Education

Ed. Dept. Fines D.C. Schools on Test Choice

By John Gehring — January 11, 2005 1 min read
  • Save to favorites
  • Print

The District of Columbia school system has accepted a fine from the U.S. Department of Education for failing to give exams tied to specific district academic standards.

Instead, the 64,000-student system will again this year give students a norm-referenced achievement test, measuring students’ performance against their peers’, before switching to an exam tied to school district standards next year.

The $120,000 penalty from the Education Department is being imposed because the district in the nation’s capital did not fulfill an agreement that then-Superintendent Paul L. Vance signed with the department in 2002. Under that agreement, the district was required to use a criterion-referenced test—meaning one aligned with its own academic standards—as it, like the states, must do under the federal No Child Left Behind Act.

“We have no discretion on this,” said Susan Aspey, a spokeswoman for the Education Department. “We’re required to withhold 25 percent of the administrative part of Title I for every year they don’t comply.

“It’s important to note that this only affects the administrative funds,” she continued. “We’re not taking money away from students.”

Ms. Aspey added that the penalty against the District of Columbia for using a test that doesn’t measure specific standards is not the first such action. In 2003, the department withheld administrative funds from the state of Georgia for the same reason.

Meria Carstarphen, the District of Columbia schools’ chief accountability officer, said the district would keep the norm-referenced Stanford Achievement Test-9th Edition for this year, even though district officials began working on fulfilling their 2002 agreement with the Education Department by buying an information-management system and writing test questions for a new exam that would comply with federal regulations.

But Ms. Carstarphen said that after the current superintendent, Clifford B. Janey, was hired in August, he and the school board decided that the academic standards and accountability exams the district had been working on were not adequate.

The school district has instead adopted academic-content standards based on those used in Massachusetts, which have received national praise as being clear and rigorous. The new test, based on the Massachusetts Comprehensive Assessment System, will be given in 2006.

Related Tags:

A version of this article appeared in the January 12, 2005 edition of Education Week as Ed. Dept. Fines D.C. Schools on Test Choice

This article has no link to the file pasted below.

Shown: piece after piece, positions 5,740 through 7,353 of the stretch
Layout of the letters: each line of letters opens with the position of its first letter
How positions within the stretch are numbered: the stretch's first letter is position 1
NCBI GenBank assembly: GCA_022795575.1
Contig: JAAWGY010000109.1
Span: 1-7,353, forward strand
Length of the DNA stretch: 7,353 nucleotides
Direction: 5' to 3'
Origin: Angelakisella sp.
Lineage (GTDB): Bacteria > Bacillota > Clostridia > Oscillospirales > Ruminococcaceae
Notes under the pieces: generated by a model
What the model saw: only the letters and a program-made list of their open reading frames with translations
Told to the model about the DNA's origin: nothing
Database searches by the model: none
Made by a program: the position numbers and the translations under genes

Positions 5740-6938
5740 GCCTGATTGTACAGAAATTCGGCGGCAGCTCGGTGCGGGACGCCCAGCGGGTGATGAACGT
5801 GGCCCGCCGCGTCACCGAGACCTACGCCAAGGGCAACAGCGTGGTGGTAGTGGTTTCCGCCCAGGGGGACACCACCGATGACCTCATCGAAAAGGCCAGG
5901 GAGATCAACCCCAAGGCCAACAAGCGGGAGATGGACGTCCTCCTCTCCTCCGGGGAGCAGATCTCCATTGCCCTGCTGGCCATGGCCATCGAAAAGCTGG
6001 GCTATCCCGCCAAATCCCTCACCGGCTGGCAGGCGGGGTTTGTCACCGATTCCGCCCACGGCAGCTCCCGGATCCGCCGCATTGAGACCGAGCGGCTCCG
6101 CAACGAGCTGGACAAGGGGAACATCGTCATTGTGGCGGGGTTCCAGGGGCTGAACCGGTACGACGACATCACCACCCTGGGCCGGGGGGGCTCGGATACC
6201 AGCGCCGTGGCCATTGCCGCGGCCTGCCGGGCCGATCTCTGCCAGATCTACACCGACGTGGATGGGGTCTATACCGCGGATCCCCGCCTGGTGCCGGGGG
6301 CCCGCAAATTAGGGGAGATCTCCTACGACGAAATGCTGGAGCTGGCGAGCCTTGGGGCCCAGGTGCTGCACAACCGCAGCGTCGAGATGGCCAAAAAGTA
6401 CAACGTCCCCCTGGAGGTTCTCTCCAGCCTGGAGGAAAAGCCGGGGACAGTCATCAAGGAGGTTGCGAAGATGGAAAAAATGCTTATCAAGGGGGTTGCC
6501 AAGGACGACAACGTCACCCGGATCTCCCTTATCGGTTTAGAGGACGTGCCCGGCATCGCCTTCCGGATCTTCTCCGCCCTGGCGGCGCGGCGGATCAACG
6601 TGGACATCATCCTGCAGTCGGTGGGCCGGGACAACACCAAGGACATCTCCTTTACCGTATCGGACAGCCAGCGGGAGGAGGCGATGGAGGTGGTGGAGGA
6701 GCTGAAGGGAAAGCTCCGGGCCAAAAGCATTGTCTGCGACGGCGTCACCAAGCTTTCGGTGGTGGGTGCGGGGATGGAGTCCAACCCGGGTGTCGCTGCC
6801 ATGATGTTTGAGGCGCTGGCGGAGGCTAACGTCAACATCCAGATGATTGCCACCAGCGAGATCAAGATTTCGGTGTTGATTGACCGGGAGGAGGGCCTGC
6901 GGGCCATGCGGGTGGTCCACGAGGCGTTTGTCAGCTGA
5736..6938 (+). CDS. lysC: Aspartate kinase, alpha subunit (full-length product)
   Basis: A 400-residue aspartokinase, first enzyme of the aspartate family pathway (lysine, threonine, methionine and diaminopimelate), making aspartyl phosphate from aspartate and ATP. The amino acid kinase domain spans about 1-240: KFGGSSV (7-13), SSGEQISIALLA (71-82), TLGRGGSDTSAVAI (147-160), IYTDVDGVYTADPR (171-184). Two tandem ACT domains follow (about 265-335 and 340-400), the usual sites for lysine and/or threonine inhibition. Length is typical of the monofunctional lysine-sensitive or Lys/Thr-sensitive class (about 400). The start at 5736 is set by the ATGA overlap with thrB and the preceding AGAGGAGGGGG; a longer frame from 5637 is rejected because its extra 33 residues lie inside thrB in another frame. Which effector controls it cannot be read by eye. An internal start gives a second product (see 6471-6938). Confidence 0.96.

Events

This content is provided by our sponsor. It is not written by and does not necessarily reflect the views of Education Week's editorial staff.
Sponsor
Student Achievement Webinar
How To Tackle The Biggest Hurdles To Effective Tutoring
Learn how districts overcome the three biggest challenges to implementing high-impact tutoring with fidelity: time, talent, and funding.
Content provided by Saga Education
This content is provided by our sponsor. It is not written by and does not necessarily reflect the views of Education Week's editorial staff.
Sponsor
Student Well-Being Webinar
Reframing Behavior: Neuroscience-Based Practices for Positive Support
Reframing Behavior helps teachers see the “why” of behavior through a neuroscience lens and provides practices that fit into a school day.
Content provided by Crisis Prevention Institute
This content is provided by our sponsor. It is not written by and does not necessarily reflect the views of Education Week's editorial staff.
Sponsor
Mathematics Webinar
Math for All: Strategies for Inclusive Instruction and Student Success
Looking for ways to make math matter for all your students? Gain strategies that help them make the connection as well as the grade.
Content provided by NMSI

EdWeek Top School Jobs

Teacher Jobs
Search over ten thousand teaching jobs nationwide — elementary, middle, high school and more.
View Jobs
Principal Jobs
Find hundreds of jobs for principals, assistant principals, and other school leadership roles.
View Jobs
Administrator Jobs
Over a thousand district-level jobs: superintendents, directors, more.
View Jobs
Support Staff Jobs
Search thousands of jobs, from paraprofessionals to counselors and more.
View Jobs

Read Next

Education Briefly Stated: April 17, 2024
Here's a look at some recent Education Week articles you may have missed.
8 min read
Education Briefly Stated: March 20, 2024
Here's a look at some recent Education Week articles you may have missed.
8 min read
Education Briefly Stated: March 13, 2024
Here's a look at some recent Education Week articles you may have missed.
9 min read
Education Briefly Stated: February 21, 2024
Here's a look at some recent Education Week articles you may have missed.
8 min read